A lot of noise is usually made before big series and tournaments, like this one, about the importance – or otherwise – of being tagged the ‘favourite’. Most favourites instinctively deny the charge for fear of the consequential increase in expectations and the negative impact it may have on some of the nervier, less experienced players.
But sometimes the form-book is so convincing it becomes impossible to ignore, even for the most determined denier. England captain Eoin Morgan knows it would be ridiculous to suggest his team could be anything but the bookmaker’s preferred choice but has, nonetheless, often repeated the line that ‘there are a lot of good teams’ and ‘anyone can win.’ He has also said on a several occasions that ‘there is very little between any of the teams.’
He’s right, of course, and it would give the world’s media an open-house field day of extreme headlines if he acquiesced, shrugged his shoulders and said: ‘Of course we’re favourites’. England are as strong a favourites as South Africa were here 20 years ago. Hansie Cronje and Bob Woolmer had spent two and a half years building that team and achieved a win/loss ratio only ever matched, briefly, by the great West Indies team of the 1980s.
Having dominated the ODI scene for the two years preceding the 1999 World Cup Cronje felt the same futility as Morgan when repeatedly confronted with the favourites label. I’ll never forget his first couple of attempts at obfuscation – they didn’t go well – and his quick change of plan: “I understand why people want to call us that and I accept it. I’m not going to deny it,” he said.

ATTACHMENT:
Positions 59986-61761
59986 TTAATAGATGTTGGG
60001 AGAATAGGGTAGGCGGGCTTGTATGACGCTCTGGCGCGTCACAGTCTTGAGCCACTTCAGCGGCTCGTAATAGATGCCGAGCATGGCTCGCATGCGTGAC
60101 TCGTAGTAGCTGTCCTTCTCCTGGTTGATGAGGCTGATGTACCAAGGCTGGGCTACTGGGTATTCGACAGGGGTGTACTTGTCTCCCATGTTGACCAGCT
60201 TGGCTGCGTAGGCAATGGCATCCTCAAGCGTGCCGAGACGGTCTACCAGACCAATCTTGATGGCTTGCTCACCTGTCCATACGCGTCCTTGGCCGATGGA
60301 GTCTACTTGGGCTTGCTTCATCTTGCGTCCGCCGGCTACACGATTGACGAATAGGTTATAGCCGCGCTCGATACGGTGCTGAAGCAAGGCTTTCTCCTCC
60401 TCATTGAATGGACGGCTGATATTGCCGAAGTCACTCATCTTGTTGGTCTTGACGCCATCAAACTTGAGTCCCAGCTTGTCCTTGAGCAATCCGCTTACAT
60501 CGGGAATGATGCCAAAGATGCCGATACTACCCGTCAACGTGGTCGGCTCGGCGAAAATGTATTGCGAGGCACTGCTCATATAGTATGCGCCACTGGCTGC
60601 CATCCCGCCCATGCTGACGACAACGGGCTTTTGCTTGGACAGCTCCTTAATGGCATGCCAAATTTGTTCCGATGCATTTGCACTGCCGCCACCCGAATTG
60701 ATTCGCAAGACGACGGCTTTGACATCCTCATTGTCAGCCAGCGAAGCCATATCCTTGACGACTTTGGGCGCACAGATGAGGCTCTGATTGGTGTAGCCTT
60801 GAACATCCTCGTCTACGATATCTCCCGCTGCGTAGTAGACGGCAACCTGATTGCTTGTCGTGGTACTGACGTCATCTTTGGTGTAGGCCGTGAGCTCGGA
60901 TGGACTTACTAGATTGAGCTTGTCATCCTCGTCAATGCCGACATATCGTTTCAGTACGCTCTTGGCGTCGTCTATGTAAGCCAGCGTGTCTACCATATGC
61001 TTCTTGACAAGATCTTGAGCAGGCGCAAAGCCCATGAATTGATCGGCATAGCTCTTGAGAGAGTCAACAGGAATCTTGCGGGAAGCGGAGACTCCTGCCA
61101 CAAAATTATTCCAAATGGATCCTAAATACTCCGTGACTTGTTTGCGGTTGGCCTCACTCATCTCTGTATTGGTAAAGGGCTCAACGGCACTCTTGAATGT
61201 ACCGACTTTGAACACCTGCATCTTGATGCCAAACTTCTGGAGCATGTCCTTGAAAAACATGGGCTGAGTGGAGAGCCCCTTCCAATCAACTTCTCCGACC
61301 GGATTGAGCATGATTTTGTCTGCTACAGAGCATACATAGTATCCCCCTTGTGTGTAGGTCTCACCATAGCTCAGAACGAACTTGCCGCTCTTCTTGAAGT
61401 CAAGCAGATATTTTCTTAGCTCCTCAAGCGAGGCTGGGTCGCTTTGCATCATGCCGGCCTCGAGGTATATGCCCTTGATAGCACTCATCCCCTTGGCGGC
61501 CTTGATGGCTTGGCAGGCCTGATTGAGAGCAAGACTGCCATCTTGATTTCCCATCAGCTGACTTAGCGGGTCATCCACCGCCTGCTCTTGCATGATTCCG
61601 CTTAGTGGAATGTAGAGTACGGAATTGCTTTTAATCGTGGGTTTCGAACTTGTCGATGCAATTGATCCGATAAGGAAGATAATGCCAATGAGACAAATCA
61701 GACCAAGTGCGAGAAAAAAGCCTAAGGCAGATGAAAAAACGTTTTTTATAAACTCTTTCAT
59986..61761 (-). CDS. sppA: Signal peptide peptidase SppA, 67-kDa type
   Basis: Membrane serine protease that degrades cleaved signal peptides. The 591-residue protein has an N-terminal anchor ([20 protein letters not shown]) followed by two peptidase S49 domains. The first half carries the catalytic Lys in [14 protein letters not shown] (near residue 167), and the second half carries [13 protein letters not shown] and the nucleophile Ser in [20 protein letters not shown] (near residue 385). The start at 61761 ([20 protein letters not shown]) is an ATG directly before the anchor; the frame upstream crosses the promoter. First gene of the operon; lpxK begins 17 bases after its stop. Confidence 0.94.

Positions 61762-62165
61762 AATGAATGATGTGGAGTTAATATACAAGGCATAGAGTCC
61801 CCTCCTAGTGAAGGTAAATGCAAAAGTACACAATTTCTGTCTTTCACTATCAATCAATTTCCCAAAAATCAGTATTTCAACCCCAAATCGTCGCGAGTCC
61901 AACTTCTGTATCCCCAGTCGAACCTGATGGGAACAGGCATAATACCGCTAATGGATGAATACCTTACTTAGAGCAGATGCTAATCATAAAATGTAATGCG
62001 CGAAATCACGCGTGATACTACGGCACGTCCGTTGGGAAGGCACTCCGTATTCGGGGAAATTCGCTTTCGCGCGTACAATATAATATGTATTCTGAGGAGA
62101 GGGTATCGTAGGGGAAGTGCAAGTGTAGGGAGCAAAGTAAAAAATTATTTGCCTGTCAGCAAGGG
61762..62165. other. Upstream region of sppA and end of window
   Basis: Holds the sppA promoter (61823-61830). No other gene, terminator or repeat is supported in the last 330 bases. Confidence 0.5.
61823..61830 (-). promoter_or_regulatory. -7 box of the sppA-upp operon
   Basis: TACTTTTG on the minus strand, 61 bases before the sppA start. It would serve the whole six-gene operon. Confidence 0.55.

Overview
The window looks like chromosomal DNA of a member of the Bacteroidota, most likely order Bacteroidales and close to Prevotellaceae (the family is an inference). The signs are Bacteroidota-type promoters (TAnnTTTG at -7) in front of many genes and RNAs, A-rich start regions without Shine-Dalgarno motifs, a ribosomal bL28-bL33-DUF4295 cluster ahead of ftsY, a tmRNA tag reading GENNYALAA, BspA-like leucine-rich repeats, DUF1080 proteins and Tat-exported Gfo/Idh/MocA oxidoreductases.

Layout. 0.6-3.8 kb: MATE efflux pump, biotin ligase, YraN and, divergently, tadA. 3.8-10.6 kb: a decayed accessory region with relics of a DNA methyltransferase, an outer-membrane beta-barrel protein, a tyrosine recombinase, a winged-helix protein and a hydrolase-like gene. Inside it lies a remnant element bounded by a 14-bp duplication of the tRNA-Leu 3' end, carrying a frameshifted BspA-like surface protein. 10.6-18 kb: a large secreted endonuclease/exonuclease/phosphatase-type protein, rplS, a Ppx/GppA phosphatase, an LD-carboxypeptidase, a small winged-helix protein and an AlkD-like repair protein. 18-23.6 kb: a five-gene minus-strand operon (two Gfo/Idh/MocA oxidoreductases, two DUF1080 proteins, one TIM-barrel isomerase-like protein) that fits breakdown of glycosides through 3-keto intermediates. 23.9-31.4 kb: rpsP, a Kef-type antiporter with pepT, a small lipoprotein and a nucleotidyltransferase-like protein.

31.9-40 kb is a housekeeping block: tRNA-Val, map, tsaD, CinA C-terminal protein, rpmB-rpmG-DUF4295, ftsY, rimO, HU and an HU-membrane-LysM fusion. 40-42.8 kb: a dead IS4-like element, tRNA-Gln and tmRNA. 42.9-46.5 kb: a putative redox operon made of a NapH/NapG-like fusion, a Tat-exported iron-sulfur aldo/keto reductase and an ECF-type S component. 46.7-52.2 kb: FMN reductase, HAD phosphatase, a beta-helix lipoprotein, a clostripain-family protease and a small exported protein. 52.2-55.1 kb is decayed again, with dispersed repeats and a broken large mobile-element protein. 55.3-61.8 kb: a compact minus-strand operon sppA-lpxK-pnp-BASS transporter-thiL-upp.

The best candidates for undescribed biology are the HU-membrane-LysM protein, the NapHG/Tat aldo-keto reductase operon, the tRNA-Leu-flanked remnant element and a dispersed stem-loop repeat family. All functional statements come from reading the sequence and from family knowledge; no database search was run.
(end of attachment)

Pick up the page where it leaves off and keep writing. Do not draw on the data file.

Jacques Kallis was part of that team, as he was at five World Cups during which he never knew what it was like to play without the rest of the world expecting great things from South Africa.
“I played in all five of my World Cups with the team featuring, to a greater or lesser degree, amongst the favourites. It affected us, to some degree, every time. Not always negatively, but everybody was aware of it. In hindsight I know it played a part in how we performed on the field – and not always negatively. Occasionally it was a good thing,” Kallis said in London this week.
“But I know Faf du Plessis and his team have enjoyed seeing the spotlight and attention shining more brightly on England and India and it has allowed them the time and space to focus on the details of their own game and strategies for each match.”
Head coach Ottis Gibson echoed those sentiments when asked how the team would tackle the task of playing England in the opening game on Thursday: “All the pressure is on them, we can just go out there and play our best game. If it isn’t good enough on the day then so be it, it’s a six-week tournament, we’ve got another eight games after that one – another ten if we get to the semi finals and final.”
“If you remove the WC from CWC then it’s just another cricket match, that’s how we are preparing for it. Other teams have a lot more expectation and attention on them. But we also know that if we do play our best then we can beat anyone and win the whole thing.”
Words are easy at this stage before a game has even been played in anger. They will become trickier as the wins and losses start piling up, and not just for the vanquished. Victorious captains can find it just as awkward avoiding saying something which might come back to haunt him or his team. Such is the power of the spoken word – and the media’s representation of it.
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